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GMC residency program hopes to fill projected doctor gap

LAWRENCEVILLE -- Gwinnett Medical Center is moving forward with a program that could pay big dividends as the county stares down a shortage of physicians.

The hospital announced this week the hiring of Dr. Mark Darrow as the director of its upcoming graduate medical education (GME) program -- the process everyday folks would know as "residency" for new graduates of med school. It's the latest step toward the ultimate goal of feeding doctors directly into the Gwinnett area.

"I believe we'll be very successful in this hospital system and this community, and also be successful in attracting folks who will stay in this area," Darrow said. "This is really going to work. This is a community that's ready to do this."

GMC officials plan to have residency programs in internal and family medicine up and running by July 2014. The goal, Darrow said, is to have five residents per program per year over the first three years. That would mean that, beginning in 2017, an average of 10 newly trained physicians would be released into the workforce each year.

It's a start toward solving the riddle presented by projections that Georgia will fall some 5,000 doctors short of demand by the year 2030, a grim prospect that Gwinnett's future is not immune to.

Jann Moore, the Gwinnett Chamber's vice president of public policy and education, said studies have been completed more locally and that more doctors are "an obvious need."

Thomas Shepherd, Gwinnett Medical's senior vice president for planning and development, echoed the sentiment.

"Several years ago we actually did a study here in our community on physician workforce to see where we were missing some opportunities," Shepherd said. "We discovered during that time that there would be quite a deficit of primary care physicians."

A survey of 2011 GME program graduates by the Georgia Board for Physician Workforce showed that more than 40 percent had practice plans within 60 miles of their residency training program. More than 27 percent planned to stay in the same city or county.

"Where they train is where they want to come back to," Shepherd said. "Face it, they're already spending a lot of time there."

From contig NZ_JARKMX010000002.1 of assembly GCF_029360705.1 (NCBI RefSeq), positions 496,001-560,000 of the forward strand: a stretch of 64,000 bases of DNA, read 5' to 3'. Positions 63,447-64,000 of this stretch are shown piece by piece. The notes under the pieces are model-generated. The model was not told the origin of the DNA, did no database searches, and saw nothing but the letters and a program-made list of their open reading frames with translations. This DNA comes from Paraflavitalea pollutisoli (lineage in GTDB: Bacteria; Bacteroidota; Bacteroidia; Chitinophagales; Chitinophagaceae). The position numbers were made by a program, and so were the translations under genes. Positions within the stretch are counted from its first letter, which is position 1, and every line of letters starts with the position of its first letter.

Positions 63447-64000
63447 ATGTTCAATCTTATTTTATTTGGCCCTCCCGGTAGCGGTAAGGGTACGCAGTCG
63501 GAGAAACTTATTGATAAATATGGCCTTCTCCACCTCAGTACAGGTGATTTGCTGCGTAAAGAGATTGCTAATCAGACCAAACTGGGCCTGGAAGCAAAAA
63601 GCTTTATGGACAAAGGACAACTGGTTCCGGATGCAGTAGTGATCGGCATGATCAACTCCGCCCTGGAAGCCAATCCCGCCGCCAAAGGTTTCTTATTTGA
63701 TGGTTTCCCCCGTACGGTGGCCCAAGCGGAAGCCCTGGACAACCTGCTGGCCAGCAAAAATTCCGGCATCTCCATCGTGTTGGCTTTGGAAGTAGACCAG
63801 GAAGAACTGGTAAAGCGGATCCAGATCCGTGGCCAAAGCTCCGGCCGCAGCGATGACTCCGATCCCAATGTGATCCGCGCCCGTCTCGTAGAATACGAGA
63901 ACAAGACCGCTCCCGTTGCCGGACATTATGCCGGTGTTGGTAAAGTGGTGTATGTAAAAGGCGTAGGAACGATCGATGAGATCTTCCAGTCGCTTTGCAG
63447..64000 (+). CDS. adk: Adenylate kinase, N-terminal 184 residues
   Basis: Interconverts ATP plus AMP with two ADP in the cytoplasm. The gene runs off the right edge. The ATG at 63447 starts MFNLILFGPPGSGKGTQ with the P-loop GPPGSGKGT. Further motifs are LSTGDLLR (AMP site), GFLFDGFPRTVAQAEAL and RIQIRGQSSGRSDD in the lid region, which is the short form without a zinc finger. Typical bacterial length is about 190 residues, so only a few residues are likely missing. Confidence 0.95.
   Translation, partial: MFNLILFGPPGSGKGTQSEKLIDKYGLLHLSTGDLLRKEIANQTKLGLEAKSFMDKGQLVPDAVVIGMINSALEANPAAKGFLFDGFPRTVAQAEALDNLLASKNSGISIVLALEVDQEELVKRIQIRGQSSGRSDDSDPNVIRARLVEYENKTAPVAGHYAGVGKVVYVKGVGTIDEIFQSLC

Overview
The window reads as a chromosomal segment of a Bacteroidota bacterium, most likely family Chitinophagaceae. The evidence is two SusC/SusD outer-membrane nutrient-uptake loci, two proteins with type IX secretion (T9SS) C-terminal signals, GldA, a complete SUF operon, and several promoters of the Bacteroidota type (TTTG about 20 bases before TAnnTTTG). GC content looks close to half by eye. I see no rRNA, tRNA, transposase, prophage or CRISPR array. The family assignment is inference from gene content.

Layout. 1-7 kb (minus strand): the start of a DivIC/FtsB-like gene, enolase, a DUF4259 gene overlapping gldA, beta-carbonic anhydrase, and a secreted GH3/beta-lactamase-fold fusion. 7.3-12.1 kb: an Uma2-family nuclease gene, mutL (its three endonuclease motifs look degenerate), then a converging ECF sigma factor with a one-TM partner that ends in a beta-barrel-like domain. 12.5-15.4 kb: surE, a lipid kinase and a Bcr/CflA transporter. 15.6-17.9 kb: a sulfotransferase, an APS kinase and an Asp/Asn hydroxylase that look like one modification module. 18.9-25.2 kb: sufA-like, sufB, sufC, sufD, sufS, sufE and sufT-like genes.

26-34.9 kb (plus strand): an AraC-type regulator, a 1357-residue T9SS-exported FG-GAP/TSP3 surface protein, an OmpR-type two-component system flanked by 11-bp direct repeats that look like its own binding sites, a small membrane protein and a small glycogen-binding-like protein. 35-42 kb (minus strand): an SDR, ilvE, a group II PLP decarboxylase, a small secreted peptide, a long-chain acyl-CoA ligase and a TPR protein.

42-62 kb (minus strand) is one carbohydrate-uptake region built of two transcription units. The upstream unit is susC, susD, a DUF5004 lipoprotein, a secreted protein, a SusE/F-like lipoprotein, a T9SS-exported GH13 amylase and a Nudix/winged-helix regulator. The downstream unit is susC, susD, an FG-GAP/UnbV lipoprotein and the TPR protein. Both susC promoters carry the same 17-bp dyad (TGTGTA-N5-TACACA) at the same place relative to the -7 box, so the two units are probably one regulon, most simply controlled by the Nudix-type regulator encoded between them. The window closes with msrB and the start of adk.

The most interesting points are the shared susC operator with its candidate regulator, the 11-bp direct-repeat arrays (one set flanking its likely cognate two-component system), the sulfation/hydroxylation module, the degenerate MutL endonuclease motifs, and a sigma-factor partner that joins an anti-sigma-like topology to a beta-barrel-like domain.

In Georgia (and Gwinnett), that could be considered a problem.

Data compiled by the Association of American Medical Colleges put Georgia as the 41st-ranked state in the country in terms of number of resident physicians per 100,000 population. Georgia's rate of 20 residents per 100,000 -- a total of about 2,300 for the 2011-12 school year -- is well short of the national average of 35.8.

The state would need to add more than 1,500 residency positions this year to meet the national average.

Gwinnett Medical Center isn't going to solve the whole issue by itself, but it's trying.

"What the public will see eventually is more primary care access in this community," Shepherd said. "That's really our whole purpose for doing this, long term."

Darrow, a physician with a long history in primary care who was most recently vice president for graduate medical education at New Hanover Medical Center in Wilmington, N.C., officially began his role at GMC on Monday. He said his first steps will be finding other directors, coordinators and instructors. There is a lot of accreditation and red tape to be sifted through before residents start walking the halls of Gwinnett Medical, but officials believe it will be worth it.

Especially in the long run.

Said Moore: "There's a ripple effect from an economics standpoint when you are able to retain those physicians."

Comments

TOWG 1 year, 6 months ago

I applaud GMC for it's efforts to bring more needed physicians to Gwinnett. It's a shame all their hard work is being undermined and eventually torpedoed by Obamacare. Docs are planning on leaving the field in droves and new replacements are just not going to be there. How are a dwindling number of medical professionals going to provide service to an exploding number of patients at anywhere close to the level of service we have now?

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Why_not 1 year, 6 months ago